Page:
No. 90-703.

581 So.2d 1384 (1991)


District Court of Appeal of Florida, Fifth District.

June 20, 1991.

Attorney(s) appearing for the Case

Thomas D. Wright, New Smyrna Beach, for appellant.

Robert E. Frost, County Atty., DeLand, for appellee County of Volusia.

Dan R. Warren, Daytona Beach, for appellee R.L. Hart.


This is an appeal from an order dismissing with prejudice appellant's third amended complaint. We reverse and remand for further proceedings.

Appellant, a plaintiff below, complained that Volusia County improperly issued a tax deed for subsurface property rights by failing to comply with applicable statutory notice requirements and by issuing a single tax deed to convey subsurface rights to multiple parcels. The subsurface rights affected a number of lots in a subdivision. The tax certificate was issued to Volusia County and the tax deed to R.L. Hart, but both described subsurface rights that affected many lots in a subdivision, the fee simple titles to which lots were owned by a number of persons individually.

The third amended complaint alleged that the tax deed was void because:

1. A notice of delinquency of taxes prior to the sale of tax certificates was not given to each owner of a fee to which the subsurface rights were attached. 2. Each fee owner was not given the opportunity to purchase a single certificate covering the subsurface rights below their fee. 3. The required notice of the tax deed sale was published only once rather than on four consecutive weeks as prescribed by section 197.512, Florida Statutes (1987). 4. Section 197.502(1), Florida Statutes (1985), was not followed in that a separate tax deed for the subsurface rights was not issued for each parcel1 of property listed in the tax certificates.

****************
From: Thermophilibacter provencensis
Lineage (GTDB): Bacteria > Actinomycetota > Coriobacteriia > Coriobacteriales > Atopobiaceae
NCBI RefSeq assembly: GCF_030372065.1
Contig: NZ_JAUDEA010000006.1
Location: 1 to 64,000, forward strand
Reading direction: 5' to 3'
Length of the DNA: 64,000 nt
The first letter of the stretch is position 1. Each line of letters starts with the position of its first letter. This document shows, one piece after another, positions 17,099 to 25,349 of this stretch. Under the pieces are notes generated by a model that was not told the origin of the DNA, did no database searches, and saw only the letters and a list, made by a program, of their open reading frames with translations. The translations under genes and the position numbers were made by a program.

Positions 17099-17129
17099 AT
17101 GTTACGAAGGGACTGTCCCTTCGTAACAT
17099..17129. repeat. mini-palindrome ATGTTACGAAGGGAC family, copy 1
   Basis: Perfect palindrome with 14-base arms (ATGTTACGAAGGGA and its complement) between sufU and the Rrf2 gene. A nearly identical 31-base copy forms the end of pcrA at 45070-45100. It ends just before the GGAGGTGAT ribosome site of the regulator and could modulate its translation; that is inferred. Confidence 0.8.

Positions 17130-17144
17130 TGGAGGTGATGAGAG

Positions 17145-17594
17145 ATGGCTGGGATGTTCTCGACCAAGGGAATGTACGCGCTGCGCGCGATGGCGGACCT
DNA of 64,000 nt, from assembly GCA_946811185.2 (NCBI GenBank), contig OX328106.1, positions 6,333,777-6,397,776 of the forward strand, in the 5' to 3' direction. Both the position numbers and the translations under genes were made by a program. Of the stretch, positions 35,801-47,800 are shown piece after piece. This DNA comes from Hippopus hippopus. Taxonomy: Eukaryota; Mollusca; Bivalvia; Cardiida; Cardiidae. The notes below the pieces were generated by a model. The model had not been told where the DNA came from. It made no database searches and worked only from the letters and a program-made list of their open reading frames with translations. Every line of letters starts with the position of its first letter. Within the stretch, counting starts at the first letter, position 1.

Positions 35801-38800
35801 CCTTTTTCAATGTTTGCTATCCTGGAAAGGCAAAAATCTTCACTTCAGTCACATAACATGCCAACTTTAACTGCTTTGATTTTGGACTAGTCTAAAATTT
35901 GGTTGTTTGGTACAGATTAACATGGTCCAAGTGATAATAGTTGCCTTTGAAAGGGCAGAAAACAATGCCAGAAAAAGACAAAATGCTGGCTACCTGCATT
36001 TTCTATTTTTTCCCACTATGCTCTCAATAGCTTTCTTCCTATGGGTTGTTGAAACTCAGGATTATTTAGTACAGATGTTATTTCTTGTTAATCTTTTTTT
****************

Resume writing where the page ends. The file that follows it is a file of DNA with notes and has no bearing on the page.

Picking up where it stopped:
The third amended complaint was countered with a motion to dismiss in which the following grounds were set forth:

1. Section "97.343" does not require that the fee owner of the surface rights may purchase a single tax certificate covering the subsurface rights below that fee. 2. The plaintiff acquired no rights by a violation of section 197.502(1), and a separate tax deed need not be issued for each parcel described in a tax certificate. 3. Plaintiff failed to allege facts showing standing to bring the action. 4. Co-plaintiff, Charles R. Powell, failed to allege his ownership interest in any property described in the tax deed.

The trial court's reasons for dismissing the plaintiffs' complaint were:

Under 193.481, Florida Statutes provide that when sub-surface rights are separated from the fee title to the land, sub-surface rights may be taxed separately and separate tax certificates issued thereon. On date of Tax Sale Certificate, May 20, 1985, sub-surface rights were taxed separately in the name of Atlantic International Investment Company. In Mortgage Book 304, page 10693, it appears that the Notice of Application for Tax Deed was published four times.

The applicable statutes pertinent to this appeal that prescribe the procedures for the sale of tax certificates and the subsequent issue of tax deeds for subsurface rights are found in the following sections of Florida Statutes (1985):